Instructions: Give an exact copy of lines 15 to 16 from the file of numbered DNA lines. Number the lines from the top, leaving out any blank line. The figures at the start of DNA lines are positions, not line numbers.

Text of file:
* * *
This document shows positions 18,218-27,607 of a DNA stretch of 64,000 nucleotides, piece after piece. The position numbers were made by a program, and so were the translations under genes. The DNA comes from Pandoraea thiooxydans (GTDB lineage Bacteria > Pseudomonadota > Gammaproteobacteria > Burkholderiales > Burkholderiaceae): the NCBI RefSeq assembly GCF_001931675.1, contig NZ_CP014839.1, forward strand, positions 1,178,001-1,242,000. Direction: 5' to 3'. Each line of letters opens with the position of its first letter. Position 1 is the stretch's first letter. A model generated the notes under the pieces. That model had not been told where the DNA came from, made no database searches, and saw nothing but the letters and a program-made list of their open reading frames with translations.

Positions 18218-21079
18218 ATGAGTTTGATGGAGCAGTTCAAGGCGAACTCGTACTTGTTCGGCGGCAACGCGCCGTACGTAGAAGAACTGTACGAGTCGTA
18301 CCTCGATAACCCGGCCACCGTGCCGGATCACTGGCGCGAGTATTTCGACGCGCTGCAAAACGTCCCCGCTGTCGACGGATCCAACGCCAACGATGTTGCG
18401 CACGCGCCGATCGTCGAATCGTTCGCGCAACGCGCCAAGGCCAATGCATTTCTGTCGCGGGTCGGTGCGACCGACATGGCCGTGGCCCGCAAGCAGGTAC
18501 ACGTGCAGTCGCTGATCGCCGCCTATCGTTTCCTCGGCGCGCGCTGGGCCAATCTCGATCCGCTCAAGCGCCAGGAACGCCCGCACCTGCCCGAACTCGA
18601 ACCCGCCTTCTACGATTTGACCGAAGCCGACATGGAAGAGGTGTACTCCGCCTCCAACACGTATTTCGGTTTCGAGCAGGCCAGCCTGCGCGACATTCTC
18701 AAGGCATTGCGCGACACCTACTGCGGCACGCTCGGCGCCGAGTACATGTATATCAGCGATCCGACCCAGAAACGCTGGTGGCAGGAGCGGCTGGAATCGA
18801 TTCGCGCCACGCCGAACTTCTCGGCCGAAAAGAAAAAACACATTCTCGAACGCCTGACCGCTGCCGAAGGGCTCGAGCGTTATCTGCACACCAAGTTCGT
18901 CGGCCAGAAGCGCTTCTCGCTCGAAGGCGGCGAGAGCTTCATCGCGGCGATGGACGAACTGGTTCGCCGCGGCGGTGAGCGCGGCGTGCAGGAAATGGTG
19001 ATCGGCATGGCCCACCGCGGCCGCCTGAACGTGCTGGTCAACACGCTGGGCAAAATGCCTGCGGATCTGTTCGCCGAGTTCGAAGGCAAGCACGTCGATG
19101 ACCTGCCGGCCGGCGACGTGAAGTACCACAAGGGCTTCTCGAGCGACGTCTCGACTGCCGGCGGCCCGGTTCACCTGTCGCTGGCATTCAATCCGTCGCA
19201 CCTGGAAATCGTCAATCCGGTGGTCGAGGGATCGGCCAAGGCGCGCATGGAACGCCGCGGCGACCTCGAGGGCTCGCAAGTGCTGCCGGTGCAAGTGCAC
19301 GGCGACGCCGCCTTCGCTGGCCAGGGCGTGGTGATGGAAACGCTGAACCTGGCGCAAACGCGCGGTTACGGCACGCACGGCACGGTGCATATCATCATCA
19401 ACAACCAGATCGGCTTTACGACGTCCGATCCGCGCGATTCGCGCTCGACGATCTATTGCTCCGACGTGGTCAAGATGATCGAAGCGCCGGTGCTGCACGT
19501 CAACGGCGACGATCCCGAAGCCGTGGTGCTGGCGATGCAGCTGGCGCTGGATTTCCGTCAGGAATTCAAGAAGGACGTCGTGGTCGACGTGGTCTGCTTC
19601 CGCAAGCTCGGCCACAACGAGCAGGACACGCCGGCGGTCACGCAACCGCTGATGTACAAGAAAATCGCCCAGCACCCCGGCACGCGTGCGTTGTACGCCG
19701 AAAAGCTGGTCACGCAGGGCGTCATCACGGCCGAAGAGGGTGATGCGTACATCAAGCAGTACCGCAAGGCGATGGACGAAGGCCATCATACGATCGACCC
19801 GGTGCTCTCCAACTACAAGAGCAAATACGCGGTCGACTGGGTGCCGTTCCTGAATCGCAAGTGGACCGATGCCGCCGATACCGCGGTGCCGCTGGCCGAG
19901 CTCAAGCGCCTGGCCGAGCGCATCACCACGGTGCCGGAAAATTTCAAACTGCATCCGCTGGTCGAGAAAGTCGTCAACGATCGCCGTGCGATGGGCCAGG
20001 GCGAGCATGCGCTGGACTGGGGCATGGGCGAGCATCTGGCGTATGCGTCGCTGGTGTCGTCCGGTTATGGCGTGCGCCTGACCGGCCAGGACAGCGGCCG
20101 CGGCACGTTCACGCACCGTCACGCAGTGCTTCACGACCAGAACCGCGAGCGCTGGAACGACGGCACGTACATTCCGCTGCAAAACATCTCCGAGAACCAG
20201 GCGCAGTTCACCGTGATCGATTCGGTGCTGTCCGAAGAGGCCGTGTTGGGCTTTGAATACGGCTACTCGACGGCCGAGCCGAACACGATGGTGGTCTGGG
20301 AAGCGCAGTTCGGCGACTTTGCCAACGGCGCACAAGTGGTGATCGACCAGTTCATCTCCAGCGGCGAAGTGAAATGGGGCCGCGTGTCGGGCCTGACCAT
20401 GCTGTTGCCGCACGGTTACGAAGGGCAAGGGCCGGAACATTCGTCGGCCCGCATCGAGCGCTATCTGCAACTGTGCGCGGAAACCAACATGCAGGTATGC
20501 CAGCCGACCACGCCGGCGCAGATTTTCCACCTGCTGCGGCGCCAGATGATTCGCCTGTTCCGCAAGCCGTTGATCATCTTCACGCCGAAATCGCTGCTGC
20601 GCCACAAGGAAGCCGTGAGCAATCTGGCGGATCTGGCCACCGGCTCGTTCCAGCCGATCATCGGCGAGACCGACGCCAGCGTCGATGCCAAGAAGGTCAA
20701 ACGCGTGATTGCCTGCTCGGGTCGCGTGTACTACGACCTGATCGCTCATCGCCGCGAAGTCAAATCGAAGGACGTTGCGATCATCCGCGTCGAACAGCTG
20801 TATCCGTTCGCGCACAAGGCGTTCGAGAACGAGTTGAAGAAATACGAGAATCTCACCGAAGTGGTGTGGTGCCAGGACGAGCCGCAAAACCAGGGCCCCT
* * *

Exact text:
19401 ACAACCAGATCGGCTTTACGACGTCCGATCCGCGCGATTCGCGCTCGACGATCTATTGCTCCGACGTGGTCAAGATGATCGAAGCGCCGGTGCTGCACGT
19501 CAACGGCGACGATCCCGAAGCCGTGGTGCTGGCGATGCAGCTGGCGCTGGATTTCCGTCAGGAATTCAAGAAGGACGTCGTGGTCGACGTGGTCTGCTTC